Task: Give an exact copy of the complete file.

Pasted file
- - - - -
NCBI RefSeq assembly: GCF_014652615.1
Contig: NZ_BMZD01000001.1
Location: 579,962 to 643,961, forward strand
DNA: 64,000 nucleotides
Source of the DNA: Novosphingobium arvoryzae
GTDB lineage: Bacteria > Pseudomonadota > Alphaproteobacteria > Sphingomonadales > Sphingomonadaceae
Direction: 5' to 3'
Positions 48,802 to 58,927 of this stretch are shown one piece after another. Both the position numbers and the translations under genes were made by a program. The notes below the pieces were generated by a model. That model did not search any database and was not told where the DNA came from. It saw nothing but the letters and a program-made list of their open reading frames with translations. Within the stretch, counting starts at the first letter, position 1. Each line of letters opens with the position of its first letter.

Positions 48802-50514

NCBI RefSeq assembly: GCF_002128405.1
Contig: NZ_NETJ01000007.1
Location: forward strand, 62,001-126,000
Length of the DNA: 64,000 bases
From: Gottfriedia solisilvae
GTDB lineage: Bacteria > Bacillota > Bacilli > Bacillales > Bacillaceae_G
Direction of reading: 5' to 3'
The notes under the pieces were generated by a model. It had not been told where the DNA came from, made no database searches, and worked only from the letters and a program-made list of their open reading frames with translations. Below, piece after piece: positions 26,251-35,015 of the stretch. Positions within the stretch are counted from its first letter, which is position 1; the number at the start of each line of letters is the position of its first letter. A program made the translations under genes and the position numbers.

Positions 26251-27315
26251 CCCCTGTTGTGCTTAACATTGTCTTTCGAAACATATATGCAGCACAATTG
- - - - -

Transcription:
NCBI RefSeq assembly: GCF_014652615.1
Contig: NZ_BMZD01000001.1
Location: 579,962 to 643,961, forward strand
DNA: 64,000 nucleotides
Source of the DNA: Novosphingobium arvoryzae
GTDB lineage: Bacteria > Pseudomonadota > Alphaproteobacteria > Sphingomonadales > Sphingomonadaceae
Direction: 5' to 3'
Positions 48,802 to 58,927 of this stretch are shown one piece after another. Both the position numbers and the translations under genes were made by a program. The notes below the pieces were generated by a model. That model did not search any database and was not told where the DNA came from. It saw nothing but the letters and a program-made list of their open reading frames with translations. Within the stretch, counting starts at the first letter, position 1. Each line of letters opens with the position of its first letter.

Positions 48802-50514

NCBI RefSeq assembly: GCF_002128405.1
Contig: NZ_NETJ01000007.1
Location: forward strand, 62,001-126,000
Length of the DNA: 64,000 bases
From: Gottfriedia solisilvae
GTDB lineage: Bacteria > Bacillota > Bacilli > Bacillales > Bacillaceae_G
Direction of reading: 5' to 3'
The notes under the pieces were generated by a model. It had not been told where the DNA came from, made no database searches, and worked only from the letters and a program-made list of their open reading frames with translations. Below, piece after piece: positions 26,251-35,015 of the stretch. Positions within the stretch are counted from its first letter, which is position 1; the number at the start of each line of letters is the position of its first letter. A program made the translations under genes and the position numbers.

Positions 26251-27315
26251 CCCCTGTTGTGCTTAACATTGTCTTTCGAAACATATATGCAGCACAATTG